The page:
“We want to help out-of-state attorneys avoid unknowingly engaging in the unauthorized practice of law in Indiana, which was the impetus behind the letters,” Smith said, referring to his notices to various agencies in October and January.

In October, the clerk’s office notified the agencies that when a foreign attorney submits a petition for temporary admission, the ALJ should decline to rule on that petition due to Indiana Admission and Discipline Rule 3, Section 2, which states only one of the appellate courts has the authority. Instead, the letter directed ALJs to instruct the requesting attorney to file the petition with a county court where a judge is presiding over the matter. In mid-January, after the Supreme Court looked into the issue more specifically, Smith sent a secondary letter to those same agencies notifying them that out-of-state attorneys should file their petitions directly with the Indiana Supreme Court until this matter is reviewed.

Public comments are being accepted until May 1 by the state court’s Committee on Rules of Practice and Procedure. Three options have been presented: allow the agency itself to approve the out-of-state attorney’s temporary admission, give that power to the trial court where the agency is meeting, or make the Supreme Court the only decision-maker on that admission.

The committee will study the issue and establish a specific rule. It is interested in hearing what the legal community thinks. The court welcomes additional suggestions that address this process, and those comments or additional option suggestions can be sent via email to localrulescomments@courts.state.in.us, or by mail to Lilia G. Judson, Executive Director; Indiana Supreme Court, Division of State Court Administration; 30 South Meridian St., Suite 500; Indianapolis, IN 46204.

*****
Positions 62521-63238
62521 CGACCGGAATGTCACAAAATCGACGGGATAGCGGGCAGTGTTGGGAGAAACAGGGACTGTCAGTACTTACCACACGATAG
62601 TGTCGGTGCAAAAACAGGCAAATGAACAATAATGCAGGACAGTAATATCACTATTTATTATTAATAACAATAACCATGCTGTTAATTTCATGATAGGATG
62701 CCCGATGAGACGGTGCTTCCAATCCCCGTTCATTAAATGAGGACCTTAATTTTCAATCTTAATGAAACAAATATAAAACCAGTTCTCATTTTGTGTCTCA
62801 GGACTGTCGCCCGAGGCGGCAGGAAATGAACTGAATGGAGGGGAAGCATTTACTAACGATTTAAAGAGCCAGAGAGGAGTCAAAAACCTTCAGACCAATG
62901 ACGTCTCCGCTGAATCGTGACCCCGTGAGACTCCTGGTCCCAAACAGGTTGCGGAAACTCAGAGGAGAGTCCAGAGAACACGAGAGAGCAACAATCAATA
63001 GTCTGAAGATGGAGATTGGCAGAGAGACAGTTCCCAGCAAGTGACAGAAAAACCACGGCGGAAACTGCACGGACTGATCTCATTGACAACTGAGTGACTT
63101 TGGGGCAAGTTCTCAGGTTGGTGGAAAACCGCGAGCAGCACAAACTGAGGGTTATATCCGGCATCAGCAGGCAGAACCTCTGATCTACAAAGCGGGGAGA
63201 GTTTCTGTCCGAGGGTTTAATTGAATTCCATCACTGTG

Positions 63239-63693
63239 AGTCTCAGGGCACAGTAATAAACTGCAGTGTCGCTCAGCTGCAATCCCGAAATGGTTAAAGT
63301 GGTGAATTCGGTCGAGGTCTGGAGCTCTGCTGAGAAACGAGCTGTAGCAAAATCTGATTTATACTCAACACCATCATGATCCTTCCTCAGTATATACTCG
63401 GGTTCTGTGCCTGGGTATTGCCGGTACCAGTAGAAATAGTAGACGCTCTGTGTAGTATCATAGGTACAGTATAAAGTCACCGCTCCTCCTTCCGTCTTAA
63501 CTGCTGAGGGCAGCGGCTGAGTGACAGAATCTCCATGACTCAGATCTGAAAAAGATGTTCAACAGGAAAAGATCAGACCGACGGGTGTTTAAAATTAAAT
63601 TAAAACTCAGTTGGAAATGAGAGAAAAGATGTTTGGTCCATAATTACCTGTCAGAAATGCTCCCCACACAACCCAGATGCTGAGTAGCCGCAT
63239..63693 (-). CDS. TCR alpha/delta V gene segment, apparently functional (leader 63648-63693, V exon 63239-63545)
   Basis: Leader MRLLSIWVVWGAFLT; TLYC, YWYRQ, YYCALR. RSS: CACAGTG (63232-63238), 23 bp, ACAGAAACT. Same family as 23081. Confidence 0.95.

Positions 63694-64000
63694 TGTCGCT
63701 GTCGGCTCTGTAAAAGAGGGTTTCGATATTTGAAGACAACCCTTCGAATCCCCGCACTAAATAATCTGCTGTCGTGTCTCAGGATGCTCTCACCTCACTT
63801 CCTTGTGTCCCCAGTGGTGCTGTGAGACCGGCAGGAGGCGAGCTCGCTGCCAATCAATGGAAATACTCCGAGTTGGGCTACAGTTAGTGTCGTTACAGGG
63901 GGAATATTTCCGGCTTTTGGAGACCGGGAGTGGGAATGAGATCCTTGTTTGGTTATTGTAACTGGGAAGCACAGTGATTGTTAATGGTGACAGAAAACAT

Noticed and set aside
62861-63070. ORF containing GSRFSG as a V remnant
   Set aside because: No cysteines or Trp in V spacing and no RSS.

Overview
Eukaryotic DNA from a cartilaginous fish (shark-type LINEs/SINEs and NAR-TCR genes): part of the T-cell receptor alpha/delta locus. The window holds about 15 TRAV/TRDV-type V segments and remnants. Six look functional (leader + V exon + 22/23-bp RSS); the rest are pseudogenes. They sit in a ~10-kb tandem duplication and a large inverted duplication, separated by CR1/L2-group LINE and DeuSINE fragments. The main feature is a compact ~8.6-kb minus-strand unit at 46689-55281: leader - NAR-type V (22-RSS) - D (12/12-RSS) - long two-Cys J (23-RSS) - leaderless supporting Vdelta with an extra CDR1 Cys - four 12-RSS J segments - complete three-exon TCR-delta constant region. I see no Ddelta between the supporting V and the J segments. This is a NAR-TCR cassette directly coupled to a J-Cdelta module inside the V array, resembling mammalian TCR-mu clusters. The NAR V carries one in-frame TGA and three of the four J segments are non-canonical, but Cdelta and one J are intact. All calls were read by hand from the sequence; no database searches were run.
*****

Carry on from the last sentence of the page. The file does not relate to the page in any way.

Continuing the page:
Though not directly connected, this rule examination for out-of-state attorney admission fits into a larger discussion about how much authority ALJs have in Indiana. The Indiana State Bar Association has been studying this issue during the past year, and the Legislature has not only discussed but also implemented changes requiring certain ALJs to be lawyers in good standing in order to serve in those roles.

Indiana’s state agencies use ALJs on a case-by-case basis and no government entity tracks the use of these on a statewide basis. Each agency must be contacted, but not every agency keeps accurate tabs on how many ALJs are used. A spokesperson in the governor’s office said a study last year determined the state had more than 50 ALJs within various agencies at one point during 2008, but that examination wasn’t comprehensive and didn’t include all departments and committees.

Until this issue surfaced last year, ALJs for many state agencies had not been required to be lawyers but had been able to grant pro hac vice status to those coming before them on agency-specific legal matters. The Supreme Court review and eventual final rule will address one part of that, while the General Assembly studies the other aspect concerning whether ALJs need to be admitted as attorneys. Lawmakers for the first time last year required one department – the Department of Workforce Development – to stop using non-attorneys as ALJs. Indiana Code 22-3-18-4.2 took effect July 1, 2010, and could set the stage for other agencies, which often use non-lawyers in roles where they are fact finders, issue oaths and subpoenas, and rule on issues of proof and relevant evidence as well as procedural matters.